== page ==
President Marcelo is in Athens today for a meeting of European heads of State to discuss Brexit. He vows Europe’s doors will remain open (for a deal) “until the last moment”.
In the nail-biting run-up to next week’s European Council – where British PM Boris Johnson is expected to present a workable solution – soundbites are literally changing by the minute.
On the site of the UK Independent, earlier this morning the message was that Mr Johnson’s proposal “was still not workable or realistic after hours of talks”.
Minutes later, European Commission president Donald Tusk tweeted that he had “received positive signals that a Brexit deal is possible”.
As so many pundits predicted months ago, a break from the deadlock could literally come at at the tail-end of the 11th hour.
Certainly, President Marcelo has been assuring journalists that EU leaders are intent on showing “flexibility in terms of time for this deal”.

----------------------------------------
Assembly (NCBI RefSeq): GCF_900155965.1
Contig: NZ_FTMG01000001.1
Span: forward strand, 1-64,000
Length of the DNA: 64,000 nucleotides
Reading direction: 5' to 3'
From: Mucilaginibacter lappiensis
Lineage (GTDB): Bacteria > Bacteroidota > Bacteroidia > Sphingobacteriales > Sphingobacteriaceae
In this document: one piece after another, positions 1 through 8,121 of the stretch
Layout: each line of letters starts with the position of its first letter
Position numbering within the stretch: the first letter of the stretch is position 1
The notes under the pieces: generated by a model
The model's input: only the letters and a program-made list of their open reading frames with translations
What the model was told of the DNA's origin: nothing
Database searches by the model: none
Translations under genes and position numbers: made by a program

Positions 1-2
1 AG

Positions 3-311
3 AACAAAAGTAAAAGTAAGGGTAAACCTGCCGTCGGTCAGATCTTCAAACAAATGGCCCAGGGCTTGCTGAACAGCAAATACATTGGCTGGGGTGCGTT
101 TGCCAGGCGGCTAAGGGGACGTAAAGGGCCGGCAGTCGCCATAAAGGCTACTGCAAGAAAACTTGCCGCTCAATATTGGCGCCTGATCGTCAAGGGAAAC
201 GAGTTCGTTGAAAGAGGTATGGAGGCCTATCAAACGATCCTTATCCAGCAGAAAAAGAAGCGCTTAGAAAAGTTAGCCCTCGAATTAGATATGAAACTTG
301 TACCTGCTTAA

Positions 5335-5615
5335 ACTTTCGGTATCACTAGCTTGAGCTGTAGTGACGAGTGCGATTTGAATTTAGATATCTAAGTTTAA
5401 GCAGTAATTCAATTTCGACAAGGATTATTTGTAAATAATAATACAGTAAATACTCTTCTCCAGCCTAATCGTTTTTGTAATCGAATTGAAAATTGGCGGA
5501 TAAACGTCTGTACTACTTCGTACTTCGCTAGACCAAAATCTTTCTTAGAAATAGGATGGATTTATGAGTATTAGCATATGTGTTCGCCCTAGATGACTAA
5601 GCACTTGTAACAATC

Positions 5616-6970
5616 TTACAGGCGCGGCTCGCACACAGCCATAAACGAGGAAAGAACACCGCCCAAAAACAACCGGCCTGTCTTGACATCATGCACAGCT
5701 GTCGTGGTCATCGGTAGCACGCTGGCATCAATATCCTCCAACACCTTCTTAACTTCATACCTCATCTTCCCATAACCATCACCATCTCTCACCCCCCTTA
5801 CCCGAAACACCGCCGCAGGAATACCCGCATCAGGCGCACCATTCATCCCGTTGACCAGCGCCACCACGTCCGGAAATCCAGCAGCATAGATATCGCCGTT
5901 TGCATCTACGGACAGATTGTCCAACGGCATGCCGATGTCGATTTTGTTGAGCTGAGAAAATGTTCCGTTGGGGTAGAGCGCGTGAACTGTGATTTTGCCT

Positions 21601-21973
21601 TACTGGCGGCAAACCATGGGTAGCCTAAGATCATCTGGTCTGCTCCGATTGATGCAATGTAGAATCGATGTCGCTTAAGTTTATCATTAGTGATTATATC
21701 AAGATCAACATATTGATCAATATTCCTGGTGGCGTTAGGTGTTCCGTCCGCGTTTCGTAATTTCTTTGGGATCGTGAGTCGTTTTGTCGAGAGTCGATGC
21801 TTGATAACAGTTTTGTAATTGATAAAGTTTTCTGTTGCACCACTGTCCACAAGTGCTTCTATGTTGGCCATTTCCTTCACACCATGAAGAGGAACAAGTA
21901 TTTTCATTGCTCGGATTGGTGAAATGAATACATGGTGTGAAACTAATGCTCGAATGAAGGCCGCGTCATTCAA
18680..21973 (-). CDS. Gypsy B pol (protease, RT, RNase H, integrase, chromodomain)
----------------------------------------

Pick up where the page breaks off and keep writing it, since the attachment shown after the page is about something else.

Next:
Say reports, he has also been stressing the work Portugal has been doing in bilateral terms to guarantee the situation of Portuguese in the UK, and Britons in Portugal.
“Everything is being explored”, he said as he was entering last night’s banquet in the Museum of the Acropolis, offered by Greece’s President Prokopios Pavlopoulos.
The meeting of the so-called Arraiolos Group – because the first such meeting was in Arraiolos (the Alentejan town famed for its colourful rugs and carpets) – will see Marcelo catching up with Ireland’s president Michael D. Higgins. It’s a meeting Portugal’s head of State had been keenly anticipating as “Ireland is always in our thoughts, and everything is being done at this time to reach an agreement”.
Brexit however isn’t the only issue on the agenda. The meeting is expected to debate the refugee ‘crisis’, economic problems generally – and the current challenges faced by the United Nations (which is apparently running out of money and can’t guarantee staff salaries to the end of the year).
Meantime, Marcelo has been creating further soundbites, suggesting he may not run for a second term if health issues get in the way.
He has told SIC television, “in a few weeks time I will have to do a (heart) catheterisation” (a procedure used to diagnose and treat certain cardiovascular conditions).
As reports love to stress, Marcelo is something of a hypochondriac, but as there is a history of heart problems in his family, this one procedure is very possibly opportune, particularly for a president who always wants ‘to be out there’ among the people, not shut up in the palace of Belém.